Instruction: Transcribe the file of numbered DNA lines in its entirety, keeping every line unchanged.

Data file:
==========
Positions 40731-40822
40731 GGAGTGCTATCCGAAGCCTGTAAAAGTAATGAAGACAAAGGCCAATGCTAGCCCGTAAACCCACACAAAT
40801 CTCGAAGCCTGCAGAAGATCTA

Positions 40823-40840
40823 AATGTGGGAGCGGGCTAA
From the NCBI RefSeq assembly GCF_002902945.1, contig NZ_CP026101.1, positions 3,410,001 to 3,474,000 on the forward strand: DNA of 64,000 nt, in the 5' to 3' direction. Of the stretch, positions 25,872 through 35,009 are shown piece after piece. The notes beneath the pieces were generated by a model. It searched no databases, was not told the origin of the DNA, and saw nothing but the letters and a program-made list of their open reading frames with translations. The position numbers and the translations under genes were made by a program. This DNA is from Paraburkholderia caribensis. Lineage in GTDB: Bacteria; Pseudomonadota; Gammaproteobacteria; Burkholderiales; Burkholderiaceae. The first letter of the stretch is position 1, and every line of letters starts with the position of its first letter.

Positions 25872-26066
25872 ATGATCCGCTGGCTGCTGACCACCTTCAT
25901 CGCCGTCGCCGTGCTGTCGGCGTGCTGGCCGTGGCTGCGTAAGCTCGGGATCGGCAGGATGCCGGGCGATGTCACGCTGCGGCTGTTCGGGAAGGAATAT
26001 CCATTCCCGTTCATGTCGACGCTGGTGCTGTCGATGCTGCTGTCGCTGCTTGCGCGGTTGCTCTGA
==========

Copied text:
Positions 40731-40822
40731 GGAGTGCTATCCGAAGCCTGTAAAAGTAATGAAGACAAAGGCCAATGCTAGCCCGTAAACCCACACAAAT
40801 CTCGAAGCCTGCAGAAGATCTA

Positions 40823-40840
40823 AATGTGGGAGCGGGCTAA
From the NCBI RefSeq assembly GCF_002902945.1, contig NZ_CP026101.1, positions 3,410,001 to 3,474,000 on the forward strand: DNA of 64,000 nt, in the 5' to 3' direction. Of the stretch, positions 25,872 through 35,009 are shown piece after piece. The notes beneath the pieces were generated by a model. It searched no databases, was not told the origin of the DNA, and saw nothing but the letters and a program-made list of their open reading frames with translations. The position numbers and the translations under genes were made by a program. This DNA is from Paraburkholderia caribensis. Lineage in GTDB: Bacteria; Pseudomonadota; Gammaproteobacteria; Burkholderiales; Burkholderiaceae. The first letter of the stretch is position 1, and every line of letters starts with the position of its first letter.

Positions 25872-26066
25872 ATGATCCGCTGGCTGCTGACCACCTTCAT
25901 CGCCGTCGCCGTGCTGTCGGCGTGCTGGCCGTGGCTGCGTAAGCTCGGGATCGGCAGGATGCCGGGCGATGTCACGCTGCGGCTGTTCGGGAAGGAATAT
26001 CCATTCCCGTTCATGTCGACGCTGGTGCTGTCGATGCTGCTGTCGCTGCTTGCGCGGTTGCTCTGA